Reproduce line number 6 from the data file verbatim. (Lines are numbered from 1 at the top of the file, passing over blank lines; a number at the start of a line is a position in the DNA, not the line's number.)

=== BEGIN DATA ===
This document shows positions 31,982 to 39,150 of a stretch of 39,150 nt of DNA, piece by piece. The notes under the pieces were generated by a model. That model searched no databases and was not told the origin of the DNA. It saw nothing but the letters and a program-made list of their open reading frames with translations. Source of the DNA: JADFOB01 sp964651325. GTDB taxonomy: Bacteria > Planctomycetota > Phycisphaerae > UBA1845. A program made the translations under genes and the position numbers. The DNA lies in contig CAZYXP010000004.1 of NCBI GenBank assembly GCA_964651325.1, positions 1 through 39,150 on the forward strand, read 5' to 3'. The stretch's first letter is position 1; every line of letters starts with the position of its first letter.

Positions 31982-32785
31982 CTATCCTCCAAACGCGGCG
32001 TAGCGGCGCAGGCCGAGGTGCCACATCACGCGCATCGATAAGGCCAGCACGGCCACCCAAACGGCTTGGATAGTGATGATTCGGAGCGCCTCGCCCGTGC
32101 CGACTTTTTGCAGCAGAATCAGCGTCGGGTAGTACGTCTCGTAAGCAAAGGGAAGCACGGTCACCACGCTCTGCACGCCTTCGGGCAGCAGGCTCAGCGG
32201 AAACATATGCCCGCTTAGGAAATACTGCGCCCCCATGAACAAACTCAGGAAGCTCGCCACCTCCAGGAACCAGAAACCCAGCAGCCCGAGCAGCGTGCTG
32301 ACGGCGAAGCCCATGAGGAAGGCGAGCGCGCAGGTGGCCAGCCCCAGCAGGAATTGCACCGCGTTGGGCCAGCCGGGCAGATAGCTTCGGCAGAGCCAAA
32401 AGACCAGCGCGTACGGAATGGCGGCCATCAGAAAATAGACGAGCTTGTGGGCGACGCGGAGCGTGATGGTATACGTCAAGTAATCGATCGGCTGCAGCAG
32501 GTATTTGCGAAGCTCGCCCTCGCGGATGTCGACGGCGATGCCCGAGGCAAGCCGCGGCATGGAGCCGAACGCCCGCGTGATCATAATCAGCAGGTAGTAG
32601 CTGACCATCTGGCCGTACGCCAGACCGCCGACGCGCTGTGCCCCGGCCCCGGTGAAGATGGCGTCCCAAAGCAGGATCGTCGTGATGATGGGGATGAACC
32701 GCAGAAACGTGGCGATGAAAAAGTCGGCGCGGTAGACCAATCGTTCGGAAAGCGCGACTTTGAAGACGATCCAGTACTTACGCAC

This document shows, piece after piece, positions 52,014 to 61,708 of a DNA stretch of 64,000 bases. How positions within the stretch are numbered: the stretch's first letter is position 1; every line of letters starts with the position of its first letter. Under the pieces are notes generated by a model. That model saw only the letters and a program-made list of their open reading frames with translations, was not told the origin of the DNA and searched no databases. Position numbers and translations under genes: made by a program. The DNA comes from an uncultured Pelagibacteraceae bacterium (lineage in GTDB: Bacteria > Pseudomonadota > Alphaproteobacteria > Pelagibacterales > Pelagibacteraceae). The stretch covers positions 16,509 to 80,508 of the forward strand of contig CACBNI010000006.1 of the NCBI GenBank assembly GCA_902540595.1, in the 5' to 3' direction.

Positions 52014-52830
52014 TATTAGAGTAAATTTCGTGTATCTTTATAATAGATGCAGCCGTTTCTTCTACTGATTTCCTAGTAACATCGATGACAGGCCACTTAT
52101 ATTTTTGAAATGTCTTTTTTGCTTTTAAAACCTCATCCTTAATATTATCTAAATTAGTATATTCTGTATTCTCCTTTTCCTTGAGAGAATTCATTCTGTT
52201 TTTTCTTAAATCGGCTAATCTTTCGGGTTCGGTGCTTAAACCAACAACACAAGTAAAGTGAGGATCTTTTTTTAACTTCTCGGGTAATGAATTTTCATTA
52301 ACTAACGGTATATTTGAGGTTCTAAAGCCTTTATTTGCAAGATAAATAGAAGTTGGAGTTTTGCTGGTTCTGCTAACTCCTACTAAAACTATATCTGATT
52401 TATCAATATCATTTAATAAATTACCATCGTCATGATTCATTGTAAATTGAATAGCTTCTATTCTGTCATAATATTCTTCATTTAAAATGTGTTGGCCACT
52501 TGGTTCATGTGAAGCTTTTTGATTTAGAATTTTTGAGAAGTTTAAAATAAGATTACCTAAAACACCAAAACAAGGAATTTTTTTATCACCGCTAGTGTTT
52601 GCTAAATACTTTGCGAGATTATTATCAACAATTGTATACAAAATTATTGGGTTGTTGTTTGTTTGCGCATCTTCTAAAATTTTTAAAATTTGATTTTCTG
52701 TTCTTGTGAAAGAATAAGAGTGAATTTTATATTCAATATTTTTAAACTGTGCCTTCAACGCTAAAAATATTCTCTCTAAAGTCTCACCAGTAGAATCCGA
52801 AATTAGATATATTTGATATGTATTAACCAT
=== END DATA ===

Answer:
32201 AAACATATGCCCGCTTAGGAAATACTGCGCCCCCATGAACAAACTCAGGAAGCTCGCCACCTCCAGGAACCAGAAACCCAGCAGCCCGAGCAGCGTGCTG